To evaluate the prophylactic effect of intravitreal pegaptanib sodium on choroidal neovascularization membrane (CNVM) development and compare its performance with that of triamcinolone acetonide.
In drug-treated and control groups, CNVMs were induced by laser trauma. Immediately after undergoing the laser procedure, animals received intravitreal injections of pegaptanib sodium, 8 or 17 μg; triamcinolone acetonide, 200 μg; or a vehicle solution. After 21 days, fluorescein angiography was performed. The CNVM mean diameters and radial thicknesses were measured histologically.
Mean CNVM diameters were 10% to 13% smaller in pegaptanib-treated eyes and 43% smaller in triamcinolone-treated eyes compared with laser-only control eyes. Late-stage fluorescein angiography leakage scores, on a scale of 0 to 3, suggested a statistical difference between triamcinolone- (0.6) and pegaptanib8 μg-treated (1.5) groups compared with the laser-only control group (2.0). The CNVM mean thicknesses were greater in the pegaptanib8 μg- (79 μm) and pegaptanib17 μg-treated (71 μm) groups and significantly smaller in the triamcinolone-treated group (26 μm) compared with the laser-only control group (67 μm).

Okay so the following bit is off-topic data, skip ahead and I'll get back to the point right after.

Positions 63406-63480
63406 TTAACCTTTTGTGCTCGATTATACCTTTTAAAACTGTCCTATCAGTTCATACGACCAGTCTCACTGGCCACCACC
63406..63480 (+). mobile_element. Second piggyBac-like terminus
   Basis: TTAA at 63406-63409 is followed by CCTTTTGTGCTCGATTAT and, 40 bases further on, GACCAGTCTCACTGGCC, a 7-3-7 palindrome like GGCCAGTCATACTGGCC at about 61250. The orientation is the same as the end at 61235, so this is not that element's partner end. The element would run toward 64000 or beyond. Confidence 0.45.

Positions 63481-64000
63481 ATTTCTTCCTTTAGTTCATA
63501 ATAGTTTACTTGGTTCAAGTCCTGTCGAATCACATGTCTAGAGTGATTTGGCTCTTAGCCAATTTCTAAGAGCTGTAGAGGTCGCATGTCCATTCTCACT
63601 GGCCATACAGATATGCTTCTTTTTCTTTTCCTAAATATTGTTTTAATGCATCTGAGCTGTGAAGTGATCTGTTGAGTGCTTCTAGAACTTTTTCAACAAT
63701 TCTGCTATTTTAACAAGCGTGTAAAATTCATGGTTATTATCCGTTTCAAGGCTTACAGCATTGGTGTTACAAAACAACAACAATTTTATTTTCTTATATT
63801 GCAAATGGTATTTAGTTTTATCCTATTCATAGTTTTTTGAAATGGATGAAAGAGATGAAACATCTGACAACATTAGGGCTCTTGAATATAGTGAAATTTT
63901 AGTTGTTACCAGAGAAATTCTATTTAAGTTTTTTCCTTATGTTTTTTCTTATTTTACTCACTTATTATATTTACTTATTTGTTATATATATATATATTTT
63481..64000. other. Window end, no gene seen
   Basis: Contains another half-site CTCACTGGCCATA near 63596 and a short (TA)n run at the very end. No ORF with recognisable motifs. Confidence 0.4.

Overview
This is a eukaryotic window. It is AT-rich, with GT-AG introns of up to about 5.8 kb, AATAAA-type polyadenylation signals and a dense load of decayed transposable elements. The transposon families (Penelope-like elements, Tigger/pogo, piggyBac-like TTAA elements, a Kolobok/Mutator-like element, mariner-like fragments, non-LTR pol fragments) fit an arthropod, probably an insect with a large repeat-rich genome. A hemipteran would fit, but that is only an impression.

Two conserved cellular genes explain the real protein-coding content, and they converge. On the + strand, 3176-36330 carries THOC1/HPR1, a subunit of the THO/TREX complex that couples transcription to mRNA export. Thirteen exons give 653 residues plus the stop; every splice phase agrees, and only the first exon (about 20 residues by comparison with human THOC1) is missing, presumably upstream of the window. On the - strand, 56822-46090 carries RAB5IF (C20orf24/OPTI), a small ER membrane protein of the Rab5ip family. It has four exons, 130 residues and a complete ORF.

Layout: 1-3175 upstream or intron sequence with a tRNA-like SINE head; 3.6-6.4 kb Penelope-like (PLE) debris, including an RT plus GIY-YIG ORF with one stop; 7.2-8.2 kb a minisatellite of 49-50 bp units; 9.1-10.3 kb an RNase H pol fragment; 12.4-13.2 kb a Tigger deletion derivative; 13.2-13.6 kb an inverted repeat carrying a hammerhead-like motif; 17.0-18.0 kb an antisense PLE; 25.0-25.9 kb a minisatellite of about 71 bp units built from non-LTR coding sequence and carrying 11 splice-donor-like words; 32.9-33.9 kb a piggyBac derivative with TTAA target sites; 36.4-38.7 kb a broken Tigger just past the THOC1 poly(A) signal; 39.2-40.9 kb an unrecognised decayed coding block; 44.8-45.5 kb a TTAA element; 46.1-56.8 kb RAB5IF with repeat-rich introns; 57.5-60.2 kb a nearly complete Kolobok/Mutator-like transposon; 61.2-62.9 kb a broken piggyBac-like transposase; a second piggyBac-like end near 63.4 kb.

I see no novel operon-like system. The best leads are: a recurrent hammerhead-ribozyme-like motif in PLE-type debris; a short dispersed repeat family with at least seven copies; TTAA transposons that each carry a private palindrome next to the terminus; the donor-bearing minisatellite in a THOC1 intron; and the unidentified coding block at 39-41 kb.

In this animal model of choroidal neovascularization, intravitreal pegaptanib exhibited marginal or no effect on CNVM development; whereas intravitreal triamcinolone evoked robust inhibition of CNVMs.
Pegaptanib treatment may be insufficient to prevent CNVM formation.